Auckland could need an extra 20,000ha to accommodate new houses in the next three decades if its current style of new housing is to continue.
Martin Udale, ex-chief executive of McConnell Property, was commissioned by Ree Andersen, Auckland Council's regional strategy manager, to write an independent review of a report by Studio D4's Patrick Fontein and architects Jasmax on the controversial plan to ring-fence 75 per cent of all new housing within existing city limits in the next 30 years.
The council wants about 300,000 of the 400,000 new houses it expects the city to need within the next 30 years to rise within the town boundaries, a plan opposed by many commercial developers as not viable.
Udale, of Essentia Consulting Group, also questioned the wisdom behind the plan and raised the prospect of just 15 new houses built on each hectare of land, many small-lot suburban housing and townhouses, and showed how the city would need an extra 20,000ha.
But if 25 houses were built on a hectare and terrace-style residences were a big part of the mix, 12,000ha of land was needed. If 100 dwellings were built on each hectare, just 3000ha of extra land would be needed, he calculated.
Yet the Auckland plan proposed that two-thirds of all new housing development would be low-rise in the form of attached dwellings and low-rise apartments of four storeys or less.
So Udale posed the question of where all the extra land would come from and calculated that an area about half to two-thirds the current area of the Auckland isthmus could be needed.
"Unlike many other cities in Australasia, there are few areas within the Auckland urban area that present the opportunity for brownfield redevelopment over extensive areas. Auckland has about 385,000 detached homes of which about 120,000 have been constructed within the last 20 years. This paper contends that given the economic value inherent in such housing the great majority of this stock will not be redeveloped within the next 20 to 30 years."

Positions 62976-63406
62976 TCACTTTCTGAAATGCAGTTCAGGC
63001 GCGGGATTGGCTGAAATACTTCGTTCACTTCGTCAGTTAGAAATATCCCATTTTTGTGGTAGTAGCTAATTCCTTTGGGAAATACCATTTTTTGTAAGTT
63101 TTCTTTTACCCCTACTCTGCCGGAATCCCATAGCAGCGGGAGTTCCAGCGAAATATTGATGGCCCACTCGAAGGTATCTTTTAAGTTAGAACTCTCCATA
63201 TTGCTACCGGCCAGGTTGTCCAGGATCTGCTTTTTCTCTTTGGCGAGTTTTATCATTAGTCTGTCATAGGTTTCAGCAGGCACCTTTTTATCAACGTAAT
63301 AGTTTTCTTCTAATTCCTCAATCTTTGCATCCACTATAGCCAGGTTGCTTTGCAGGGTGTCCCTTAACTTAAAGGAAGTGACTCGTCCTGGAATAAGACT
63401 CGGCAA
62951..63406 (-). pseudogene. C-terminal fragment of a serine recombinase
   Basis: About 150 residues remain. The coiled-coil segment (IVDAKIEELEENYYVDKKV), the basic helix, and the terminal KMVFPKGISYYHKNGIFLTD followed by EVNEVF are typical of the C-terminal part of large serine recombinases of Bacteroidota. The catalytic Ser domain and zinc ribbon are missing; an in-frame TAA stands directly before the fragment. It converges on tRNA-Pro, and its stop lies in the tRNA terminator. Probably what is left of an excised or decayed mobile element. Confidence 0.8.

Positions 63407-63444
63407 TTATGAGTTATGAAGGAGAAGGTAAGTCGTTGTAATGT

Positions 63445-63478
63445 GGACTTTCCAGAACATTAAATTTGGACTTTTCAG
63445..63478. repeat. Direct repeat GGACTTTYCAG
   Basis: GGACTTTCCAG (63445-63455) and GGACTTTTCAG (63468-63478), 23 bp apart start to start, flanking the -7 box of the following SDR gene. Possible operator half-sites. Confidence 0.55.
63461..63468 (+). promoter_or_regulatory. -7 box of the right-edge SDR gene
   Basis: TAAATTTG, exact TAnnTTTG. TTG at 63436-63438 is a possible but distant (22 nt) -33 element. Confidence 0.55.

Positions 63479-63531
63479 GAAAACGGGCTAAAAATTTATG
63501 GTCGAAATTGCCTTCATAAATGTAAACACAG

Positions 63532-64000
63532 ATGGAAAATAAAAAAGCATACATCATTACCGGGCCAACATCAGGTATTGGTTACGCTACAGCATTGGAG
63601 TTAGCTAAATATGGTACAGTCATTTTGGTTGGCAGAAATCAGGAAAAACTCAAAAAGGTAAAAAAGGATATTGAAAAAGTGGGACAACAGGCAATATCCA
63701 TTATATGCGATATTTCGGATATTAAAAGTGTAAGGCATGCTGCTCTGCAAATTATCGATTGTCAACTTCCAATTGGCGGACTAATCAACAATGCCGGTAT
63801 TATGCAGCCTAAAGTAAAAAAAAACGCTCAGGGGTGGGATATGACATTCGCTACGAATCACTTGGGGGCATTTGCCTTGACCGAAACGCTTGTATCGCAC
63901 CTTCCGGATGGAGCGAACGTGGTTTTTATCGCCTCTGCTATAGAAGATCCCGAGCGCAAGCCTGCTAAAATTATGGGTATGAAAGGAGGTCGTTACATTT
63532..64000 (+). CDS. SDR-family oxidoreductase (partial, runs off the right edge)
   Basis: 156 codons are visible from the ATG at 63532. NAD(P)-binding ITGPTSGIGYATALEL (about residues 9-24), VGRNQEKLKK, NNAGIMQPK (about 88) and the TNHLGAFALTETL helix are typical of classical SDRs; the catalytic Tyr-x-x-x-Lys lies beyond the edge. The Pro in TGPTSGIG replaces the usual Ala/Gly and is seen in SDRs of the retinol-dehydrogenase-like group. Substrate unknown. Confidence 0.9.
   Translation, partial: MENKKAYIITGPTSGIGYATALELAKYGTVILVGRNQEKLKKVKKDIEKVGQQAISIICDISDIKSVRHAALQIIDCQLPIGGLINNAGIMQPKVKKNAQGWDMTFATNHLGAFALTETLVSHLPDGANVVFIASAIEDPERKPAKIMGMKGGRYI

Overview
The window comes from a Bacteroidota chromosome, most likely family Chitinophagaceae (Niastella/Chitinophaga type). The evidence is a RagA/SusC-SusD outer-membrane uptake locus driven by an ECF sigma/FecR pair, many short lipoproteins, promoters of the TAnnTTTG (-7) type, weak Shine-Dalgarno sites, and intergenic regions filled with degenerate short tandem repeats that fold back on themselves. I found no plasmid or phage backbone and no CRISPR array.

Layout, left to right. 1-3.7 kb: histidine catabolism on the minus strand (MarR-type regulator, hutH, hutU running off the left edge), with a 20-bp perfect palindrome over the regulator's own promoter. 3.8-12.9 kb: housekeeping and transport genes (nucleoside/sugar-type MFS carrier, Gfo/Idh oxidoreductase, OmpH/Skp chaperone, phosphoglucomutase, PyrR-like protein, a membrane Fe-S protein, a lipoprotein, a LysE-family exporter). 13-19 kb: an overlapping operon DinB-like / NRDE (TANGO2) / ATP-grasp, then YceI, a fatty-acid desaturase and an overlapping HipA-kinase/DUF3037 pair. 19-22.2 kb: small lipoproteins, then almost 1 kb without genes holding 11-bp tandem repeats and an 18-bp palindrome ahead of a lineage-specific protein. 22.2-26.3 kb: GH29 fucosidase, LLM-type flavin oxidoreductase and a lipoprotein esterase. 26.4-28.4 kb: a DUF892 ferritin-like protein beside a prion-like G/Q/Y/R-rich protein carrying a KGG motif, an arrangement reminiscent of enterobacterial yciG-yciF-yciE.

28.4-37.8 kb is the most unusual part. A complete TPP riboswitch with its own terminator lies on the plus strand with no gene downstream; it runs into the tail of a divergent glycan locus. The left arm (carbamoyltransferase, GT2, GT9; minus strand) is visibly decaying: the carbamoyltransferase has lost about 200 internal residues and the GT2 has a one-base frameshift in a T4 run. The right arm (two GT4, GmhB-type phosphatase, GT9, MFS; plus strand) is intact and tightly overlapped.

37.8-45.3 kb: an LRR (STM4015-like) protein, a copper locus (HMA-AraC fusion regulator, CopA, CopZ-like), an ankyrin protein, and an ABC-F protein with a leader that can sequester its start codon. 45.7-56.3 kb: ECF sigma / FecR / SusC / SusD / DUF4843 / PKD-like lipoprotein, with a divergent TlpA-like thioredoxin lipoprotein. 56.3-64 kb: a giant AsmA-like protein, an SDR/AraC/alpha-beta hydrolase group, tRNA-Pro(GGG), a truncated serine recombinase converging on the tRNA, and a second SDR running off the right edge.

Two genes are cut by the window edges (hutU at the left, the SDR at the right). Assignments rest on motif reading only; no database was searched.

Udale encouraged the council to consider other options in planning for future growth.
"This paper contends that a focus on achieving quality outcomes over the next 10 to 20 years will have a greater impact on achieving the level of economic performance and liveability sought by the mayor's vision than an undue focus on compactness."
Stuart Munro, Milestone Homes' co-owner, said high-rise housing was not the answer because it could not replicate the quality of life and sense of community that traditional homes offered.
"They're not the solution to Auckland's housing shortage. The majority of people don't want to bring up their families in high-rises. Our urban centres are growing and in order to accommodate this growth more land will need to be zoned for construction. Until that happens, we'll keep working to create smart and affordable homes that provide the lifestyle New Zealand families want on the land that is available."